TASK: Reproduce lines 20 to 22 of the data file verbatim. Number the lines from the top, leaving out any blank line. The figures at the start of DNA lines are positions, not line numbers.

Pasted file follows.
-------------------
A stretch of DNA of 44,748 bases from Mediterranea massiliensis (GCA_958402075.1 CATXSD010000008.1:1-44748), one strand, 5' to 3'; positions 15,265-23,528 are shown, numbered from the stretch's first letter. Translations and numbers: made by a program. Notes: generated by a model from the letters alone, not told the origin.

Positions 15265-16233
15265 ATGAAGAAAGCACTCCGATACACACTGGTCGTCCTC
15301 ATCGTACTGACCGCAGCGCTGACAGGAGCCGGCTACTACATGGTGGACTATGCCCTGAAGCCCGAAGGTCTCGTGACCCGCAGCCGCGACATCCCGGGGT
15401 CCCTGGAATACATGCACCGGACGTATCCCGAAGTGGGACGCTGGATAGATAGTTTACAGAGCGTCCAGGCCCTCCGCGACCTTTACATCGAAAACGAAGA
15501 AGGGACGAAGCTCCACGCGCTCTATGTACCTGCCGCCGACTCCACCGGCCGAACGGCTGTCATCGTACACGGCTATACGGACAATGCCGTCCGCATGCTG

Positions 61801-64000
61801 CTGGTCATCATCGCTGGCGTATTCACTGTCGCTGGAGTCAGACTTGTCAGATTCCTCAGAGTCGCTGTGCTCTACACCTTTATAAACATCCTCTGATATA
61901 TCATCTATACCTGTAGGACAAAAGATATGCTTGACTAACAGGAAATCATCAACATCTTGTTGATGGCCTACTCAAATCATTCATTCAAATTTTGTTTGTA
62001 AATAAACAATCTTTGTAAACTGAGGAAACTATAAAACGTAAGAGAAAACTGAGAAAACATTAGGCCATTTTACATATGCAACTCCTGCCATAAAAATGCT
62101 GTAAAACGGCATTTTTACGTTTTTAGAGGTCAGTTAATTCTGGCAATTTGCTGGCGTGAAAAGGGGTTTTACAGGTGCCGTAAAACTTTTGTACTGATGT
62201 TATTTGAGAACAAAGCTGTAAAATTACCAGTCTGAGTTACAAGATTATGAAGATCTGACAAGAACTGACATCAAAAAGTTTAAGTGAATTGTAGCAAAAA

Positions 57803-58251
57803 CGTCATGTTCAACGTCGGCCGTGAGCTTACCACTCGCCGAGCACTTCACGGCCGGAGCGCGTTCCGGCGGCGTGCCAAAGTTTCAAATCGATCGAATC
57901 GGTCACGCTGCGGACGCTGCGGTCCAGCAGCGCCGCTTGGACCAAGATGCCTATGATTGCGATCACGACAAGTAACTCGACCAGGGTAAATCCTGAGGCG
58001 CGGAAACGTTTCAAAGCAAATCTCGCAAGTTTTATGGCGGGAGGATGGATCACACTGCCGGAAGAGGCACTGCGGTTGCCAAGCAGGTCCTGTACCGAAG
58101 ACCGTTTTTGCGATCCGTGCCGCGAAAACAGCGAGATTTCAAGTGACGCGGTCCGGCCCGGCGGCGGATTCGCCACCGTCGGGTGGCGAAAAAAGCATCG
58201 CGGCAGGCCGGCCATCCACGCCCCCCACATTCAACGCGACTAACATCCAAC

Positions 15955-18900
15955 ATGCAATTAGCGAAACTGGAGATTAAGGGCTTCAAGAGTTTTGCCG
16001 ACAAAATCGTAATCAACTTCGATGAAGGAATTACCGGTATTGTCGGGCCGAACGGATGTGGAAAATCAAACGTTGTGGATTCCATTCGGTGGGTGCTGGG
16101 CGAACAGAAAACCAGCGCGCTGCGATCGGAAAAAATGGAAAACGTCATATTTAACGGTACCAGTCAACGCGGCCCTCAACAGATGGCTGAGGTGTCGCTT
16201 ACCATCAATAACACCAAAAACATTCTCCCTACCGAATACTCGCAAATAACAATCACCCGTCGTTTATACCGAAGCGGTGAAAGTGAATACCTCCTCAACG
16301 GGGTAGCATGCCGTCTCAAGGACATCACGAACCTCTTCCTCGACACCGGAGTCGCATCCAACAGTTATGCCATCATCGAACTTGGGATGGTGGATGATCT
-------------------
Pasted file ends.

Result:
15955 ATGCAATTAGCGAAACTGGAGATTAAGGGCTTCAAGAGTTTTGCCG
16001 ACAAAATCGTAATCAACTTCGATGAAGGAATTACCGGTATTGTCGGGCCGAACGGATGTGGAAAATCAAACGTTGTGGATTCCATTCGGTGGGTGCTGGG
16101 CGAACAGAAAACCAGCGCGCTGCGATCGGAAAAAATGGAAAACGTCATATTTAACGGTACCAGTCAACGCGGCCCTCAACAGATGGCTGAGGTGTCGCTT